2. Configuration Management
Configuration management (CM) is the broad term for all the processes associated with maintaining the configuration of product information. A CM strategy includes naming and numbering, tracking versions and effectivity of usage, how to change a configuration and how to report and audit your product configuration over time. Firstly you must decide what are your configuration items. These could include virtual parts, cad documents, physical parts or process data. Often companies have a CM strategy that has grown organically without defining it explicitly. Have you defined and documented CM strategy in your company? Whatever your CM strategy you must consider it in PLM.
3. Data Management
Data management is a collection of processes to ensure where and when product data should exist within your company. To stop confusion and reduce noise in the organisation all data should not be available for all personnel at all times. One common example is when releasing engineering data to production. Purchasing and manufacturing departments should only get data from design engineering that is fully validated for use. Therefore we must ensure we have robust processes and procedures to ensure this data is correct at the point of use. What is your data management strategy? Is your data flow chaotic or have you got your data management under control? A data management strategy is vitally important in PLM.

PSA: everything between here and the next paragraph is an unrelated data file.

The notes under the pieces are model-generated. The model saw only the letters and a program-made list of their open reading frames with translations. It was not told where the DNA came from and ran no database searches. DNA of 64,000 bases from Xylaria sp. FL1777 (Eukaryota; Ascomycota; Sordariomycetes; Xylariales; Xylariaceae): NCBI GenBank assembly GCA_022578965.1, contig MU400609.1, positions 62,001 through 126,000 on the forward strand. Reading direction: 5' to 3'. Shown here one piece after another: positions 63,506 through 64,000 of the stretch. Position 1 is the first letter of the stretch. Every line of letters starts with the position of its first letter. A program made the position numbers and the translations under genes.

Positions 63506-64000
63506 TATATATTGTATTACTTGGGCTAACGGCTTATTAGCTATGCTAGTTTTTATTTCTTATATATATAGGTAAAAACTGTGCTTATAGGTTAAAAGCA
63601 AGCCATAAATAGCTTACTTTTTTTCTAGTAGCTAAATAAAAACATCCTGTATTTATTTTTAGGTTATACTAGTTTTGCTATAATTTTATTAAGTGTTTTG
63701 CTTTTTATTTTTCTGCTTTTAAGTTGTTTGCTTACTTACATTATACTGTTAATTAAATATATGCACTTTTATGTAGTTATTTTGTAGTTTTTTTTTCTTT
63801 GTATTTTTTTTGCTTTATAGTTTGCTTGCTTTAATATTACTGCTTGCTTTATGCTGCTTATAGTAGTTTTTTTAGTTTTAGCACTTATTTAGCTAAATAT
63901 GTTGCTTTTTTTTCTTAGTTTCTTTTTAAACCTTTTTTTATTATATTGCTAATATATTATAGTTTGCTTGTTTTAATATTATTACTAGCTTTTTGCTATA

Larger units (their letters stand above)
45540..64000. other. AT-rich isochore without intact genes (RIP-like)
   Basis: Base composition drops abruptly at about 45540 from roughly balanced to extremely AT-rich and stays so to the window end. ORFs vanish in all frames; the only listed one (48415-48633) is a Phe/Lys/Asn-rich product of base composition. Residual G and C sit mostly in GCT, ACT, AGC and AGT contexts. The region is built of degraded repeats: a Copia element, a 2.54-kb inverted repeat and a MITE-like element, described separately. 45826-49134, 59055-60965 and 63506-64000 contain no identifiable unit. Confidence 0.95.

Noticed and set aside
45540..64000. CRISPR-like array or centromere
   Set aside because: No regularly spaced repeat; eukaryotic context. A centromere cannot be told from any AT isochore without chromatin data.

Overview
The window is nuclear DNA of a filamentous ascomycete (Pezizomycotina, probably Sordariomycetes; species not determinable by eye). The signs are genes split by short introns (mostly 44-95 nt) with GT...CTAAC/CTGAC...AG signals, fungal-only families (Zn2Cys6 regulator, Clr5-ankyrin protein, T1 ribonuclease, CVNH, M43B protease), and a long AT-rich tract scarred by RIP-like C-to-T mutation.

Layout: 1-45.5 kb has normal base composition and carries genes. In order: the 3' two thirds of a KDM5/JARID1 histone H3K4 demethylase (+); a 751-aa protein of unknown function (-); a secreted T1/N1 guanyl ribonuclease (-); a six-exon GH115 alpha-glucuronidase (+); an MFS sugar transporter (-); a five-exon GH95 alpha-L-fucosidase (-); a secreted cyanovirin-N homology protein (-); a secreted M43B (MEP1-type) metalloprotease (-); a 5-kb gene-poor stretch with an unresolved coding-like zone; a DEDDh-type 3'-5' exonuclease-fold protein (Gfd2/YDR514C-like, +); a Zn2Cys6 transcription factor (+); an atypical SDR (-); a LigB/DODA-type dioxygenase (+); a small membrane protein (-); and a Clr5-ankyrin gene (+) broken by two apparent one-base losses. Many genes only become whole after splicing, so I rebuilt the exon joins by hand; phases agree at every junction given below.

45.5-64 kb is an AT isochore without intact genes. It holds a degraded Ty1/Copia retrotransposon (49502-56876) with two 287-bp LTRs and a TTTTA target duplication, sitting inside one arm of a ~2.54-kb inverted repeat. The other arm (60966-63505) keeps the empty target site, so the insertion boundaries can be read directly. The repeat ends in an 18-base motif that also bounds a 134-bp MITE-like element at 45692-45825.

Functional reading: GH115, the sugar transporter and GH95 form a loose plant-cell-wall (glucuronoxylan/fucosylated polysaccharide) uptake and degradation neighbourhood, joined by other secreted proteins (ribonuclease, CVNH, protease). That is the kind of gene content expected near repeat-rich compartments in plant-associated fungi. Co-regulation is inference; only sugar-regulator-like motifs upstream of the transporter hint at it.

Often overlooked in the context of product lifecycle management is communication. How do you communicate tasks, decisions, actions, feedback, project status, change requests... actually all intra-company communication? Do you use Skype, Microsoft Teams, Slack, email, face-to-face meetings, remote meetings, paper-based communication or something else? Any communication that affects the product directly or indirectly could be considered as part of PLM. Have you considered the communication strategy as part of PLM?